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Myths & misunderstandings

05 November 2014

Since news of the Ebola virus disease infecting US aid workers in West Africa made international headlines, a number of myths have sprung up over how it can be contracted and cured.

An article on daily web magazine Slate stated: "The Internet has been teeming with misinformation, advising people to stay away from keyboards and money.”
In response, Jane C. Hu writes: "Ebola is spread only through bodily fluids from an infected person, or from objects such as needles that have been in contact with infected bodily fluids. Ebola is not spread through air, food, water, or by touching money and keyboards.”

So Ebola is not a contagious disease like flu, even if it starts with flu-like symptoms. The disease has no known cure and no vaccine, and the main advice to people from health officials is to keep your environment clean and wash hands regularly. Carers should also wear personal protective equipment, such as gloves and masks.

"Bathing with salt and warm water, drinking water with salt does NOT cure Ebola,” the World Health Organization (WHO) felt obliged to tweet recently following the circulation of misinformation.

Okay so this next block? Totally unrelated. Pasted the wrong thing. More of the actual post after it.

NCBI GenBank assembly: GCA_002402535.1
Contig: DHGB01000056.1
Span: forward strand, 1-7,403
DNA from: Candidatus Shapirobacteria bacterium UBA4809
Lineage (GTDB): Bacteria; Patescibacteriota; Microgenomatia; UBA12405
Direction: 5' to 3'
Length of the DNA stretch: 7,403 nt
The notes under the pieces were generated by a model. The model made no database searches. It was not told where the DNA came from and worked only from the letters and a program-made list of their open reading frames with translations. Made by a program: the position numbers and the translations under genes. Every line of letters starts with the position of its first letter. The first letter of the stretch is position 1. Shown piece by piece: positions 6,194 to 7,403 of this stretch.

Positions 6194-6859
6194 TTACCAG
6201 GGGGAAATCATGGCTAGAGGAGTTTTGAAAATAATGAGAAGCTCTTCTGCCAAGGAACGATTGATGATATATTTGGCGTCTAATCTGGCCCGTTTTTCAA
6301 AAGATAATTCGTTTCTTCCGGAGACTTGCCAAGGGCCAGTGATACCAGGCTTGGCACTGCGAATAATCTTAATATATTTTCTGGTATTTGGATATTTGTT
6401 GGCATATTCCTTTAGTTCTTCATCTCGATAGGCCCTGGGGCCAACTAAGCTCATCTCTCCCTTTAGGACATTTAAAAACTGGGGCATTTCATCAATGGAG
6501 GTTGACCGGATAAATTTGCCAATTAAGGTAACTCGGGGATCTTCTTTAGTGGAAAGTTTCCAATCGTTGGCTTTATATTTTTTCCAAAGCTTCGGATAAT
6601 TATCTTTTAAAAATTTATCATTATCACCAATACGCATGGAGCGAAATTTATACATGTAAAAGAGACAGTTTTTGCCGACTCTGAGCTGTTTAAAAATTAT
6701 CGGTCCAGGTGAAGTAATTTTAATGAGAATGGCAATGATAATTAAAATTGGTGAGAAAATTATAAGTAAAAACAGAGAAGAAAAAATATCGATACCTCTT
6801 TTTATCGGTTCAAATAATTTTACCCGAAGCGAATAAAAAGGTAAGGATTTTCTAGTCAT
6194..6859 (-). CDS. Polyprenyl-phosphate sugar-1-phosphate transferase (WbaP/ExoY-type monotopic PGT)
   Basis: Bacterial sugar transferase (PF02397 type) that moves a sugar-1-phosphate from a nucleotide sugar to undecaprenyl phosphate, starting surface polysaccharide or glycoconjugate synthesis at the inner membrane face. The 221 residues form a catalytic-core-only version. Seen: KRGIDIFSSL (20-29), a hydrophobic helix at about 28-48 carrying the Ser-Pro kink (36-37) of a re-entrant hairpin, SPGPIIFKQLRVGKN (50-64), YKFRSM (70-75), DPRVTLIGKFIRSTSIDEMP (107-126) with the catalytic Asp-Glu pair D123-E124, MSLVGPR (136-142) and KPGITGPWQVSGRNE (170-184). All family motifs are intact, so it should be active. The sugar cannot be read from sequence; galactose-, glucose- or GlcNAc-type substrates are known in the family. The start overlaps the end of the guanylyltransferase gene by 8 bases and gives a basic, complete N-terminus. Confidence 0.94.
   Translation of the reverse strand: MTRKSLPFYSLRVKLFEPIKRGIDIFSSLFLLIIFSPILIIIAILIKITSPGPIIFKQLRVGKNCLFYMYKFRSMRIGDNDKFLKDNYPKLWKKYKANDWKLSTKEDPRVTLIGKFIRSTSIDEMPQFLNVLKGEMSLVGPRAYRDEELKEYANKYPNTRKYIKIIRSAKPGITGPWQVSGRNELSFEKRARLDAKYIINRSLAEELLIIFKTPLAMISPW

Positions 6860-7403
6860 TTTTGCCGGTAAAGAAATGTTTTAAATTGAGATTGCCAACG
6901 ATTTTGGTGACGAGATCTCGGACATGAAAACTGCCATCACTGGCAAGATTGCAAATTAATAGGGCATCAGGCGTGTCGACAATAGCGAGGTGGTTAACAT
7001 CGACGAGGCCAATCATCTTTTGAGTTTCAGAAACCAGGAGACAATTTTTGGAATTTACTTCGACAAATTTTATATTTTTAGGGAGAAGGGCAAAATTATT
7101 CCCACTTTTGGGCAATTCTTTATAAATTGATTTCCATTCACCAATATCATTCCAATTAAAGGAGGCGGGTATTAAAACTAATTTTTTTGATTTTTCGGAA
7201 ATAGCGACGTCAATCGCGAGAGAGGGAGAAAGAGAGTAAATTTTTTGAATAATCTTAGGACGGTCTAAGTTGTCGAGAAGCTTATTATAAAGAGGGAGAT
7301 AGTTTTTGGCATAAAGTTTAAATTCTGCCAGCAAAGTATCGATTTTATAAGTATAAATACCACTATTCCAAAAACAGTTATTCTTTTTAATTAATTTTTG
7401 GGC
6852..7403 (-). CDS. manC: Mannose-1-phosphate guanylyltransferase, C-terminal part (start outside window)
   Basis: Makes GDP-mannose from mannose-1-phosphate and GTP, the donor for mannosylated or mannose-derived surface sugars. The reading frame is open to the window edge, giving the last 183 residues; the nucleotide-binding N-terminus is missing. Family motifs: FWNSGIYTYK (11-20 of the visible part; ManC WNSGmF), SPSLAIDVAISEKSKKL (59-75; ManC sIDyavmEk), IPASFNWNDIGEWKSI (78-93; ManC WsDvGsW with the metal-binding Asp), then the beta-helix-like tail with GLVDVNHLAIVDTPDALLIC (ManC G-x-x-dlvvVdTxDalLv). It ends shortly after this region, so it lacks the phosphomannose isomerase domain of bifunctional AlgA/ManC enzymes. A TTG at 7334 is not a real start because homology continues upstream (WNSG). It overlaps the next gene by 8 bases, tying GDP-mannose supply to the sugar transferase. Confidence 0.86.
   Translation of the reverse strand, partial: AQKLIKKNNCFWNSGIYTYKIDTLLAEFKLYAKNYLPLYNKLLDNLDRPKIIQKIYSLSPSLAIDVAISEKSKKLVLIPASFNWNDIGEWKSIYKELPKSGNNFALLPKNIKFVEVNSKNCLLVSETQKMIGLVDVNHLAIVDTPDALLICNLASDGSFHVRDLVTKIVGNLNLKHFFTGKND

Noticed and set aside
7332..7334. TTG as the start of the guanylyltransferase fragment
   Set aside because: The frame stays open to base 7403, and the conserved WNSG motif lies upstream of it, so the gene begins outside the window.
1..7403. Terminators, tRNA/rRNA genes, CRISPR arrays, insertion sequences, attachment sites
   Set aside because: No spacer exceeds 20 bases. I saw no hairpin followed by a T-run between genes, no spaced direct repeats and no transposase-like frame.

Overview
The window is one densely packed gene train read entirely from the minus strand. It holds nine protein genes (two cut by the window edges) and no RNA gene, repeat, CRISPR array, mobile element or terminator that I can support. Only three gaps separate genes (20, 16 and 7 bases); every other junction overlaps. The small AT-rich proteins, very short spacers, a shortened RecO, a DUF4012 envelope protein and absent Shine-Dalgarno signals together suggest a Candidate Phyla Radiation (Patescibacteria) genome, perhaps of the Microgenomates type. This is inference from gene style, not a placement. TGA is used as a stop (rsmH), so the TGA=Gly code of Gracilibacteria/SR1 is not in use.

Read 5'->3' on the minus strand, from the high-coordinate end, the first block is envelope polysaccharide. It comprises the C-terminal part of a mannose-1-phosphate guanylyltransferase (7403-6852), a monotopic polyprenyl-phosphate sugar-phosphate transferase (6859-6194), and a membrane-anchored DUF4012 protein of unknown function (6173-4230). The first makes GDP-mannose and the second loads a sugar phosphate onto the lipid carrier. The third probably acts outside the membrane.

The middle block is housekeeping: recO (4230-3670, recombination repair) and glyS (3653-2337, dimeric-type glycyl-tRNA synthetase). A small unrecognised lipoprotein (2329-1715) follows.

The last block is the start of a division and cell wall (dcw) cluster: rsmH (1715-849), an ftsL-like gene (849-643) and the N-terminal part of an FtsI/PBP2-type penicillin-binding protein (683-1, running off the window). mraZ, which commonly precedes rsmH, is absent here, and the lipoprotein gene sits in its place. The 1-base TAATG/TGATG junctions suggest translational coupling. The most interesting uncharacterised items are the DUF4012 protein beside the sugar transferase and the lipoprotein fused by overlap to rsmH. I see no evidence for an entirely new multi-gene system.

The appearance of such panic-induced myths are not surprising considering the frightening facts: The Ebola outbreak in West Africa is the world’s deadliest to date, and it has been declared an international health emergency by the WHO. 

That said, Dr Seth Berkley, CEO of the GAVI Alliance, writes on the BBC’s website: "While Ebola remains a genuine concern in West Africa, if it ever did make it to Europe or North America the chances of it spreading far are remote. 

"This is for two important reasons: first our disease surveillance is more stringent, and second Ebola kills or immobilises its host before they have much of a chance to spread it.”

To avoid picking up the wrong information visit the WHO’s website, which contains the latest news on Ebola, including how to reduce or stop the spread of the virus: www.who.int/ebola